By Lauren Fix, The Car Coach
A perfect storm can lead to bad choices with flood-damaged cars everywhere. Cars swamped in recent hurricanes and floodwaters could return to the market far away from the hurricane zone. Thousands of vehicles are flood and water damaged or destroyed every year due to bad weather. In the Katrina and Rita hurricanes, over 500,000 vehicles were damaged. Some were crushed or parted out, while others never made it to the junkyard. They ended up on used car lots and auctions, sold to unsuspecting buyers.
Now add in the used car shortage and its massive demand with low supply, and the perfect storm is about to hit. People are desperate, but don’t be foolish. If it looks too good to be true—IT IS! Don’t get tricked into buying a flood-damaged car that will leave you drowning in bills, with no warranty and other dangers.
According to the National Insurance Crime Bureau (NICB), unscrupulous salvage operators and dealers often try to conceal that a natural disaster has damaged the vehicles they are selling. To prevent this type of fraudulent resale of cars to unsuspecting consumers around the country, the NICB has been helping law enforcement groups and insurance companies identify and catalog vehicles damaged by hurricanes.
The NICB has compiled a database of vehicles affected by Hurricanes Katrina, Rita, Wilma, Ida, etc. It offers a free search of any car’s vehicle identification number (VIN), so used-car buyers can learn more about the car’s history and whether it has been involved in a claim related to Hurricane Katrina. Consumers can access this service from the NICB home page at http://www.nicb.org.
Here is what you need to know about flood-damaged vehicles:
- There are resellers who will repair and resell these vehicles in other parts of the country without the buyer being aware of the car’s waterlogged history. It’s called “title washing.”
- Title washing is a problem commonly seen in the used-car market. This process hides accurate information about a used car that’s for sale. A used car that has survived a flood or major accident will likely be scarred with issues that will impact its reliability.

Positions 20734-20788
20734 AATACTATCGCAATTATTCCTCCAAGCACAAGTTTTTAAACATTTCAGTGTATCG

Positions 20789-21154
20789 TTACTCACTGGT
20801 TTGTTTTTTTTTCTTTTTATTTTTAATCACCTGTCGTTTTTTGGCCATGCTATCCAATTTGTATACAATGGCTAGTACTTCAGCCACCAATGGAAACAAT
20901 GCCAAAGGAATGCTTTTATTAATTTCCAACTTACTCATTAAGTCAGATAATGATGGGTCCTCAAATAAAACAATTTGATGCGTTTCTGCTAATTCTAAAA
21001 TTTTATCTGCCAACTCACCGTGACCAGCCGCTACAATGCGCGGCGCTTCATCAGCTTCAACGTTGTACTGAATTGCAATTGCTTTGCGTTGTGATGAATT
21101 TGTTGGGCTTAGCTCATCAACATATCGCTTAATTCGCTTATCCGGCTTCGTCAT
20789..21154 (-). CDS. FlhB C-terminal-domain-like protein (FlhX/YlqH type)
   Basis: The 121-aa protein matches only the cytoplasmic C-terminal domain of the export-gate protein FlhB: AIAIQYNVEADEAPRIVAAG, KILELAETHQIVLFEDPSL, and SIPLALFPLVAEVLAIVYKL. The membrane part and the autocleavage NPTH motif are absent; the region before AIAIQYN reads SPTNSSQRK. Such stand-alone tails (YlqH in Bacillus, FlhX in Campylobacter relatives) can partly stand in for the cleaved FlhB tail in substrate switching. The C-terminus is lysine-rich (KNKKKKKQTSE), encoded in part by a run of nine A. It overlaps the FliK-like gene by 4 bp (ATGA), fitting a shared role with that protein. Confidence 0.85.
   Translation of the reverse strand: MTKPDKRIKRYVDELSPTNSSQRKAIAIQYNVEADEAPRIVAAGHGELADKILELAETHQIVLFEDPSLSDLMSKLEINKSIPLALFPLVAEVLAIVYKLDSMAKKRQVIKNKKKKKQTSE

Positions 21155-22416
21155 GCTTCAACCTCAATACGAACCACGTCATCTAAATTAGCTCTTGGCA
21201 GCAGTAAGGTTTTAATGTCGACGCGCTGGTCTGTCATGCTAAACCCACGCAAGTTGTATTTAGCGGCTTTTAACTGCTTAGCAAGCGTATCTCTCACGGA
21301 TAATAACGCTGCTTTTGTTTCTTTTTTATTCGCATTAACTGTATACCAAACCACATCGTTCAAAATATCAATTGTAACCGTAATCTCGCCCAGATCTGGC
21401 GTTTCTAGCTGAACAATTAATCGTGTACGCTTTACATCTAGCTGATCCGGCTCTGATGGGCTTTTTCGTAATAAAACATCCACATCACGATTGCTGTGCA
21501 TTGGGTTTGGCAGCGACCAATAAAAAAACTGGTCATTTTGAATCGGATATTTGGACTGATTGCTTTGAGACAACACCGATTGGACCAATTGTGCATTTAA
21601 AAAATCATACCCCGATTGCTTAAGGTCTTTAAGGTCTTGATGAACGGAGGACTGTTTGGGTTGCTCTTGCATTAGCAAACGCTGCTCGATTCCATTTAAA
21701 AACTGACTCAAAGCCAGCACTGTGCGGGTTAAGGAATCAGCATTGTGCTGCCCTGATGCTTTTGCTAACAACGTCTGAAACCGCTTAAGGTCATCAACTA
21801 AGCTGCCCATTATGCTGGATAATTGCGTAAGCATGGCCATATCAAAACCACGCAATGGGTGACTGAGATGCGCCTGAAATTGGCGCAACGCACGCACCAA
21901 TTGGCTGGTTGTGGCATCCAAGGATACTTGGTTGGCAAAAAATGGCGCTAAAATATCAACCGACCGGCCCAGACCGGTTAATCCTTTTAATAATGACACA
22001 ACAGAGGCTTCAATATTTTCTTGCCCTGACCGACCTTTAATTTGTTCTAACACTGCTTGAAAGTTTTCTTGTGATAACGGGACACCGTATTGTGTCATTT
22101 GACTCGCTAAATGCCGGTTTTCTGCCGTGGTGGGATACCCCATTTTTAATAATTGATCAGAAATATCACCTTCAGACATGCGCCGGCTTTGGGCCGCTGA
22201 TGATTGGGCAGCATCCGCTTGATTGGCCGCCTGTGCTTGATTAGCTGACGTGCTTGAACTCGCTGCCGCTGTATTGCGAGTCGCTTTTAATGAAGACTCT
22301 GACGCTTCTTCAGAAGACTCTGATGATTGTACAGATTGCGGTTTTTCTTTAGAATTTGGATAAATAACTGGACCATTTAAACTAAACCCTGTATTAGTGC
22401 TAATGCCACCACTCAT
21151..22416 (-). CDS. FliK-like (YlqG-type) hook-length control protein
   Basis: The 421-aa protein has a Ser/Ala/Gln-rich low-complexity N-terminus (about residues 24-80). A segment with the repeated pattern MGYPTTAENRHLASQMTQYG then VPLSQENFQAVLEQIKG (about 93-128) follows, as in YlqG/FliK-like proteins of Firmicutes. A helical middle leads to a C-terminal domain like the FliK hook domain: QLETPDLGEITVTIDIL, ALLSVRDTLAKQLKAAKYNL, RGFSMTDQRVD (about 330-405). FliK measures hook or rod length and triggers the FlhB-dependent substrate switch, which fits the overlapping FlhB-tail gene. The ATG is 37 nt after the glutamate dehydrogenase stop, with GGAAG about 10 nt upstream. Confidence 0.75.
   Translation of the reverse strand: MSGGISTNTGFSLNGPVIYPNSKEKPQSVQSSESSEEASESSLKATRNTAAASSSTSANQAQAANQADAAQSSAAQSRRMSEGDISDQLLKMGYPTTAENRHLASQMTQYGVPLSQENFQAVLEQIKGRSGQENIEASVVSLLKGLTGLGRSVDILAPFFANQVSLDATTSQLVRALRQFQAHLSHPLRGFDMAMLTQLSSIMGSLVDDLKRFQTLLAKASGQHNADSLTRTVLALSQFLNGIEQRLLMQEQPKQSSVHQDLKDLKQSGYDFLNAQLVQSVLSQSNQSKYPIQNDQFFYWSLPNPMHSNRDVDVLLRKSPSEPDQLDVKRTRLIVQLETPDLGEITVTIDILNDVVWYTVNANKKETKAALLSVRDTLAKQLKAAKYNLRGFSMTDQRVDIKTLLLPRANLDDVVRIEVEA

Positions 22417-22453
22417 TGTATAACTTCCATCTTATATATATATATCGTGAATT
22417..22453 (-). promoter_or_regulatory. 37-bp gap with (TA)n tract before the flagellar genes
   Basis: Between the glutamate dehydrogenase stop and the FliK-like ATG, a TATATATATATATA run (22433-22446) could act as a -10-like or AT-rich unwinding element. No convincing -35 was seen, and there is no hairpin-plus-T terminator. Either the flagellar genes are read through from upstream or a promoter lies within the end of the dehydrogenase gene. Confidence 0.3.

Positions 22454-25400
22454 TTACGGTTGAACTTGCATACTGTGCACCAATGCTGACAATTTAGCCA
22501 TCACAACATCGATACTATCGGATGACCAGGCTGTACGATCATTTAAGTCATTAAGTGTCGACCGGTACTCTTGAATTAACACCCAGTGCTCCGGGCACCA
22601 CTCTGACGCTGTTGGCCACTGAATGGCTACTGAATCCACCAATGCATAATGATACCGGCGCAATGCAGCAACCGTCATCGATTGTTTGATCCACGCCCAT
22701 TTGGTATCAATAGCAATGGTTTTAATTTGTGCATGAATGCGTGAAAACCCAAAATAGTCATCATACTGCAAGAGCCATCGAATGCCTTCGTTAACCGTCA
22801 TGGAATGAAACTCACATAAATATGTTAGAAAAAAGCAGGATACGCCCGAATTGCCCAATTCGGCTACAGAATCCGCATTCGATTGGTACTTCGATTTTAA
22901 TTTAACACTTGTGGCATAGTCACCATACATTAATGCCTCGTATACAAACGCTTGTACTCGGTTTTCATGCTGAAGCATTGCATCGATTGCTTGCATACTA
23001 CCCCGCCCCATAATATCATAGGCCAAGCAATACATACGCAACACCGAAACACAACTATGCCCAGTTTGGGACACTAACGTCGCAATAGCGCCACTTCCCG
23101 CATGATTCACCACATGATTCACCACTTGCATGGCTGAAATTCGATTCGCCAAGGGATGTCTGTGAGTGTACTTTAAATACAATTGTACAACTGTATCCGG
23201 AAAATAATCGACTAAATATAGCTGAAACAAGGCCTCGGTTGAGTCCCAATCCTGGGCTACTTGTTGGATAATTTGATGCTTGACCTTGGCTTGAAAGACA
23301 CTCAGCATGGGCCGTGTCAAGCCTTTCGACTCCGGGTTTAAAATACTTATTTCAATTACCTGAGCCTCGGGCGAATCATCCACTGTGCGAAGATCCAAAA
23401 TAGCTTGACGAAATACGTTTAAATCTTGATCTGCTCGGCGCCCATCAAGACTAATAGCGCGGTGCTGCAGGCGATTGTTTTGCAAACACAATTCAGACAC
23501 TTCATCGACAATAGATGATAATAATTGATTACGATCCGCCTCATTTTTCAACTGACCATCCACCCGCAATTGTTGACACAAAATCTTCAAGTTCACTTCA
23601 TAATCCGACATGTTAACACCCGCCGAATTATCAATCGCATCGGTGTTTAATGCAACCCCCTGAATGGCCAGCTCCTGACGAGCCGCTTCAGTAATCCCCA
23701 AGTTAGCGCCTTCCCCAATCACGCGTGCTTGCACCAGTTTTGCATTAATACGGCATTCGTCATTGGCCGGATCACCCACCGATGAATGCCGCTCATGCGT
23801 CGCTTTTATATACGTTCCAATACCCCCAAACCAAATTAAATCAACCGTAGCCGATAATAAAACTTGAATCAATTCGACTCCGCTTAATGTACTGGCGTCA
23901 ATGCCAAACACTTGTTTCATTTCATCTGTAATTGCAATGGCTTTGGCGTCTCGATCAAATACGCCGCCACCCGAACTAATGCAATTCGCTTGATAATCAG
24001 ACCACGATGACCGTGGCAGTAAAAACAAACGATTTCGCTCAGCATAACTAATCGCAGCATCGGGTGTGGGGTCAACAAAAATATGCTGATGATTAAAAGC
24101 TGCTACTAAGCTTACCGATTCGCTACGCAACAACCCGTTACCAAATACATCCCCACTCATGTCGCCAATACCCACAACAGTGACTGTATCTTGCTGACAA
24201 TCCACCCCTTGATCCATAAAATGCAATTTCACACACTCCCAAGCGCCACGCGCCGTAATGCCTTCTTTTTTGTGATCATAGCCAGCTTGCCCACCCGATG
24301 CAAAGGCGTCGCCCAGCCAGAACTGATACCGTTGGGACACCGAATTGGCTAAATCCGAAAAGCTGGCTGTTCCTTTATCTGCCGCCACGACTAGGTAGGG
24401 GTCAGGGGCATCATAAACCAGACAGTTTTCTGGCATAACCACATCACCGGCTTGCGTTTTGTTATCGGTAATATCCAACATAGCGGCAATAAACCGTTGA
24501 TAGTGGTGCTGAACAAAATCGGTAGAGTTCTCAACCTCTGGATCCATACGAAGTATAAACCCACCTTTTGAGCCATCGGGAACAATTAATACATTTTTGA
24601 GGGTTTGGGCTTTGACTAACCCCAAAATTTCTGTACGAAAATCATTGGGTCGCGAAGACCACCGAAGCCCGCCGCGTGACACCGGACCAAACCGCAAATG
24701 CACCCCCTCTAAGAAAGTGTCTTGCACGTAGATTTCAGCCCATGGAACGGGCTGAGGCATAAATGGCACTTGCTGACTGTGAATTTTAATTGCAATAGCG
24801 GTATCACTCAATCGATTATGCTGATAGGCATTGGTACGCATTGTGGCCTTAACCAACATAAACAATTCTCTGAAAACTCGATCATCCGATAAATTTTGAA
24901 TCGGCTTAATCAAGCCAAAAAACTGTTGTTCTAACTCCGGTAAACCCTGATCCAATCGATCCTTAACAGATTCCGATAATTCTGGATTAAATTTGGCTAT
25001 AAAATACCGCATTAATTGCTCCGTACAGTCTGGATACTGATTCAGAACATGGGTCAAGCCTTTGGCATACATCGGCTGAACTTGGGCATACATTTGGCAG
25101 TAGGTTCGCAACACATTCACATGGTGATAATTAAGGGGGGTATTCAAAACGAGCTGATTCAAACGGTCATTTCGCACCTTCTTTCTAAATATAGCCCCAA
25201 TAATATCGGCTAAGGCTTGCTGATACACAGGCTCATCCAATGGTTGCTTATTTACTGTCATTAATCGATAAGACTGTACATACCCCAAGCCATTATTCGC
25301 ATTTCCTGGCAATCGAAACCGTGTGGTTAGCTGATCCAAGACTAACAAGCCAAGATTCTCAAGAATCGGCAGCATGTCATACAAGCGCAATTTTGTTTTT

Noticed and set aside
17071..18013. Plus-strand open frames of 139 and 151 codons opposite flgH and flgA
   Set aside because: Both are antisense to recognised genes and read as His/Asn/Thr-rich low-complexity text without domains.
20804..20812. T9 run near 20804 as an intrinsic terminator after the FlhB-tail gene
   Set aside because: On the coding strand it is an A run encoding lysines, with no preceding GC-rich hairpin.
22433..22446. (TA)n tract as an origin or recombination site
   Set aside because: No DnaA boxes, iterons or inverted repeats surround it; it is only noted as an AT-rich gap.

- Laws are in place that protect consumers from unknowingly purchasing used cars that have been severely damaged. If a vehicle has been in a serious collision or a catastrophe such as a flood, its title will be branded. Different title brands reflect various types of damage. Vehicles that have been declared a total loss by an insurance company will be issued a salvage title, and a car that has been flooded will be given a water-damage title.
- There are unscrupulous sellers out there who have figured out how to manipulate a vehicle’s title by illegally removing the branding and leaving the buyer at risk.
Last week’s Hurricane Ida and this week’s Hurricane Nicholas have or will damage an unknown number of cars. You need to be vigilant when buying a used car, even if you don’t live near a traditional storm area.
Be on the lookout for the following indicators that a car may have been flooded:
- Mildew, debris, and silt in places where it wouldn’t normally be found, such as in the trunk or around the engine compartment
- Rust on screws and other metal parts
- Water stains or faded upholstery; discoloration of seat belts and door panels
- Dampness in the floor and carpeting; moisture on the inside of the instrument panel
- A moldy odor or an intense smell of Lysol or deodorizer used to cover up an odor problem.
- Condensation under the fuse box cover.
This is why it pays to have a mechanic inspect the car before you make an offer.
The Bottom Line
To avoid inadvertently purchasing a flood-damaged car, it’s essential that you only buy a used car from a reputable dealer, have a certified mechanic look for flood damage, and check the car’s vehicle identification number.
However, if the vehicle’s owner didn’t have comprehensive insurance coverage at the time of the flooding or the repair bill didn’t exceed a certain level, the vehicle might not get a salvage or branded title at all. Again buyer beware.
Vehicle history reports are not all-inclusive and are no guarantee that a vehicle is problem-free, but they are good for screening potential cars. Ultimately, a detailed inspection is a consumer’s best protection, so you don’t drain your wallet.
If you have additional questions, put them in the comments below, and I’ll be happy to answer.
Lauren Fix, The Car Coach®, is a nationally recognized automotive expert, analyst, author, and television host. A trusted car expert, Lauren provides an insider’s perspective on a wide range of automotive topics and aspects, energy, industry, consumer news, and safety issues.
Lauren is the CEO of Automotive Aspects and the Editor-in-Chief of Car Coach Reports, a global automotive news outlet. She is an automotive contributor to national and local television news shows, including Fox News, Fox Business, CNN International, The Weather Channel, Inside Edition, Local Now News, Community Digital News, and more. Lauren also co-hosts a regular show on ABC.com with Paul Brian called “His Turn – Her Turn” and hosts regular radio segments on USA Radio – DayBreak.
Lauren is honored to be inducted into the Women’s Transportation Hall of Fame and a Board Member of the Buffalo Motorcar Museum and Juror / President for the North American Car, Utility & Truck of the Year Awards.
Check her out on Twitter and Instagram @LaurenFix.